Roamer: A teacher and a preacher

Ballinamallard Methodist Primary School, late 1920s. George and Olive Coalter each side of back row
Ballinamallard Methodist Primary School, late 1920s. George and Olive Coalter each side of back row

Last week’s memories of a Ballinamallard primary school headmaster, shared here by Bangor reader Arthur Darragh, brought a fascinating response.

Last week’s memories of a Ballinamallard primary school headmaster, shared here by Bangor reader Arthur Darragh, brought a fascinating response.

Arthur suggested that George Coalter, who taught him when he was a child in Ballinamallard, probably signed the WWII New Testament that Ballymena reader W.J. Graham told us about last March.

Mr Graham’s Bible, dated September 15, 1939 and printed at the behest of King George VI, was one of many thousands circulated amongst servicemen during WWII.

Mr Graham’s copy was inscribed with a handwritten message “from Grandfather, Beulah Hill.”

Arthur Darragh proposed that this was his former headmaster George Coalter whose address was Beulah Hill, Enniskillen.

Mr Coalter was also a local preacher well known for distributing Bibles around military camps.

Arthur’s recollections on this page last Wednesday included the mention of a little country mission hall that was built and funded by one of Mr Coalter’s Christian colleagues.

A number of notes to Roamer conveyed the warmest of memories of the Fermanagh preacher and headmaster.

One, from Mr Coalter’s great grandson Johnston Irwin who farms near Eglish, Co Tyrone, acknowledged a remarkable coincidence!

“A most interesting little piece of information,” Johnston’s letter began, “is that George Coalter’s great-great-granddaughter, who is my daughter Rebecca, is on page 25 of today’s paper!”

Roamer checked back on last Wednesday’s News Letter and discovered her beneath the headline ‘Hard Work and Dedication is Paying off for Rebecca’.

“She is in the section ‘Women in Sport’ where she won a European fitness award,” her father’s letter continued.

As a dancer, top table tennis player, sports studies graduate, businesswoman and fashion show winner, Rebecca Irwin evidently shares her great-great grandfather’s characteristic determination!

Her father’s letter continued: “My grandmother was Beryl, George’s daughter, and my father Derek and his brother Leslie and sister Prudence, are all still alive.”

Perhaps they will be able to confirm that W.J Graham’s New Testament, “from Grandfather, Beulah Hill”, was signed by George Coalter!

A News Letter reader from the North West wrote “What a wonderful tribute to Master Coalter….people said they could hear him praying for the souls of the lost, very early each morning, in the Ballinamallard school house.”

Belfast reader Robert Williams remembers “church folk all over Fermanagh talked very affectionately about Mr Coalter when I was a lad.”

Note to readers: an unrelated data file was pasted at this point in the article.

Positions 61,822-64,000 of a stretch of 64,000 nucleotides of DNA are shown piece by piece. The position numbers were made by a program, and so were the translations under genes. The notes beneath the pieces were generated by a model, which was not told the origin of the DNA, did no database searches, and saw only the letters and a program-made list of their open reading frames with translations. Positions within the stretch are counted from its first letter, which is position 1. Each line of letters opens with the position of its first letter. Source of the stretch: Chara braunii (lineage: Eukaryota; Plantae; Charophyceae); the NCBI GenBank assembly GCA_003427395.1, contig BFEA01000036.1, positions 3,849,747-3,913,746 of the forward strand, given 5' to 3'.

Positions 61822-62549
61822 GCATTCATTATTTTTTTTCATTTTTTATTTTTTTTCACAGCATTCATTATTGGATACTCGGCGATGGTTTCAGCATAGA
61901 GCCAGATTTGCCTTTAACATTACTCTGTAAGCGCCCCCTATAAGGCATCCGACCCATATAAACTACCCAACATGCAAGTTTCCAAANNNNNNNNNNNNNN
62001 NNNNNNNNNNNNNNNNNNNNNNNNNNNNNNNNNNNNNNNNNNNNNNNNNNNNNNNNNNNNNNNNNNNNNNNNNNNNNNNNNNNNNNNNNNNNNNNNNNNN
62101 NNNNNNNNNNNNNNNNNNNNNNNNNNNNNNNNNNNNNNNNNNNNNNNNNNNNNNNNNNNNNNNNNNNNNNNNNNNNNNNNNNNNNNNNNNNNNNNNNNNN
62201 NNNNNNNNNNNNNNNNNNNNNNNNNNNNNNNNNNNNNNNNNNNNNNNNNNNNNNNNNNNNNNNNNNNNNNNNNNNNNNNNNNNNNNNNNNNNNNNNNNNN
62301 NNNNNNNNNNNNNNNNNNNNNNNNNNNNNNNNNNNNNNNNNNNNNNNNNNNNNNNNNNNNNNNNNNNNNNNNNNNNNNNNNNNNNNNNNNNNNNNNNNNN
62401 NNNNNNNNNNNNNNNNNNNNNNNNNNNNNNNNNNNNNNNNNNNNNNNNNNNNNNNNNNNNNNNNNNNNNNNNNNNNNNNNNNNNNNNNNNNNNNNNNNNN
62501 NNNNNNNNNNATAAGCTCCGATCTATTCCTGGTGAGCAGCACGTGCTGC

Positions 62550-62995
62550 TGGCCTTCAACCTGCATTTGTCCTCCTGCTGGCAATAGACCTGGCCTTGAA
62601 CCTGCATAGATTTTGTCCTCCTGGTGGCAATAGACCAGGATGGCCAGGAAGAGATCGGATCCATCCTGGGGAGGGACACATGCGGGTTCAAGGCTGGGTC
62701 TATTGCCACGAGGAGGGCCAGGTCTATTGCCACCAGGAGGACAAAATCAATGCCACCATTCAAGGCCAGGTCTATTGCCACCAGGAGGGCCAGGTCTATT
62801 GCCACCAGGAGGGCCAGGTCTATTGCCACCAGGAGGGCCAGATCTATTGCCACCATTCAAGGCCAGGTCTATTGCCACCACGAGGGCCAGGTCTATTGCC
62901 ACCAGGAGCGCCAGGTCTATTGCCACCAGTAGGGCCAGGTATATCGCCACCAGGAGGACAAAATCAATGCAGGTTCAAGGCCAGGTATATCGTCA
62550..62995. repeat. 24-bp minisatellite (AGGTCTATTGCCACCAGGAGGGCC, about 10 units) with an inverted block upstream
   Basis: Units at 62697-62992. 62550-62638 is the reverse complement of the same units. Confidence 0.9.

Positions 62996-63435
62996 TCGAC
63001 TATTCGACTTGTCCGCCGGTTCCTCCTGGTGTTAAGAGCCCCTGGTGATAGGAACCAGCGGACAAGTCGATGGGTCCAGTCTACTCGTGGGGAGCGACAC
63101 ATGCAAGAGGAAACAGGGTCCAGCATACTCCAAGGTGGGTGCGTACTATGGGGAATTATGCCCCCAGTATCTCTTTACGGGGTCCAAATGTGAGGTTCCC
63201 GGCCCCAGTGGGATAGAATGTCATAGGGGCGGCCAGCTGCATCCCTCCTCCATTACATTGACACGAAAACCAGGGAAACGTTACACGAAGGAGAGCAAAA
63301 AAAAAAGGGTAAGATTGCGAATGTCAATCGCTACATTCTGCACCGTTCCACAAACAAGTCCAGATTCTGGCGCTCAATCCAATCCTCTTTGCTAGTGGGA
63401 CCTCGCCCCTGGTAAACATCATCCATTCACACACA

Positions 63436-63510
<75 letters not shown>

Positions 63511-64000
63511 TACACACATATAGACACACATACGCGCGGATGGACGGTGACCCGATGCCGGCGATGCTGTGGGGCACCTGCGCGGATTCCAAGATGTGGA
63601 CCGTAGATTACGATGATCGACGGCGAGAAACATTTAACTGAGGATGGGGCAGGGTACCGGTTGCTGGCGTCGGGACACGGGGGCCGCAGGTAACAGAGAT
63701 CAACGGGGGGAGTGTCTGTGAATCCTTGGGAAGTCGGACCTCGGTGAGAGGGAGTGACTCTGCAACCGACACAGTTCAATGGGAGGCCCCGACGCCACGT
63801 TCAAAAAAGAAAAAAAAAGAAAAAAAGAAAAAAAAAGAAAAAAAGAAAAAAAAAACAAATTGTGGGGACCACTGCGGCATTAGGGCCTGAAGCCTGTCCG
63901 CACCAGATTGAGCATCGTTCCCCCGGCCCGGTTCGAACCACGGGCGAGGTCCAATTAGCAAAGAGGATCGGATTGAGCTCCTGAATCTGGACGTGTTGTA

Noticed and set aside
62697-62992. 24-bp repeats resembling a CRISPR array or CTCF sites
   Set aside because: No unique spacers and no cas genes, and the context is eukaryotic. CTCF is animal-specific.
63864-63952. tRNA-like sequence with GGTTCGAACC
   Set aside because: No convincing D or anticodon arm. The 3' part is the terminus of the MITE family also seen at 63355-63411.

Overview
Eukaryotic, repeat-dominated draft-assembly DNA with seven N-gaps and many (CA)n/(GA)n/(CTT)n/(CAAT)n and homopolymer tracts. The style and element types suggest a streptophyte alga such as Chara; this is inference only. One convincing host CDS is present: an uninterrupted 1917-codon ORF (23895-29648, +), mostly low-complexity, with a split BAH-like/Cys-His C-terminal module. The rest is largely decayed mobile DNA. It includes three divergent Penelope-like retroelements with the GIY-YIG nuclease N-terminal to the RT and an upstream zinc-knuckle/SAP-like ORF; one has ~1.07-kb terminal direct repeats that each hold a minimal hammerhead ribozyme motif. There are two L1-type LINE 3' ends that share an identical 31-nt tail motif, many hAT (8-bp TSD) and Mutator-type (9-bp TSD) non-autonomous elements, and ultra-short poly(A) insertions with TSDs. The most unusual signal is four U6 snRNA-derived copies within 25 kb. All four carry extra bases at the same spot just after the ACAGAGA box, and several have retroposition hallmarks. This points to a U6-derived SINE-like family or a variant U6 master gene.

The Ballinamallard headmaster had died before Robert was born “but his daughter Olive used to organise a kiddies’ after-school Bible meeting in a tin hall in Enniskillen which I attended, I think it was held on Friday afternoons.

“She was known only as Miss Coalter to us all. She always wore a hat and played a pedal-pump organ and we all sang choruses and she told us Bible stories. I still remember the way Miss Coalter stressed the word ‘have’ when she taught us a verse from her King James bible - “whosever believeth on Him shalt ‘have’ everlasting life.”

Another remarkable note arrived in Roamer’s in-tray from Belfast reader Lily Foster, who has shared her memories on this page in the past.

Lily, in Towell House Residential Home, wrote: “I couldn’t believe it when I read the story about Mr Coalter. I am sending this picture taken at Manoo Hall, the hall mentioned in the story which was built by the Speers brothers.”

Arthur Darragh shared an account of “two rich brothers” who let Mr Coalter use their barn for evangelical meetings. The barn was too cold, so one of the brothers built him new premises!

“This is the Mission Hall where I went to Sunday school!” Lily Foster’s letter confirmed.

Referring to a faded old photo she added “I am in between the two girls with the white hats in the second row from the back.”

“There were several of us there who went to Letterkeen school at Kesh,” wrote Lily, reminding Roamer that the school was also attended “by evacuees from the blitz in Belfast in 1941 as has been told by Renee McAllister in her

stories in the News Letter some time ago. Also in the picture are about six of those evacuees who came to Mr Coalter’s Sunday school.”

Lily remembers him very well. “He was a lovely, homely man, a lay preacher who we all loved when he came to preach in Manoo Hall. As far as I remember he cycled from his home near Enniskillen.

‘‘I talked to my friend Priscilla Irvine who lives in Bangor to tell her about this story. She is beside me in the photograph. I discovered that she knows Arthur Darragh who sent Roamer the old newspaper articles about the Coalter family.”

Lily has a book written by Mr Coalter in 1950, and recalled that he’d published several more in 1951 and 1952 “selling one thousand copies each time!”

“After reading your article last night I got my book out,” Lily added.

“It has been well read over many years by all my family who lived in Kesh. I started to read it again when I got to bed but am willing to let someone who’s interested in it to have it once I’ve finished reading it.”

If any folk would like to borrow her book, Roamer will put them in contact with Lily - a small but profound step back to a big and profound personality that evidently left a mark wherever he taught and preached.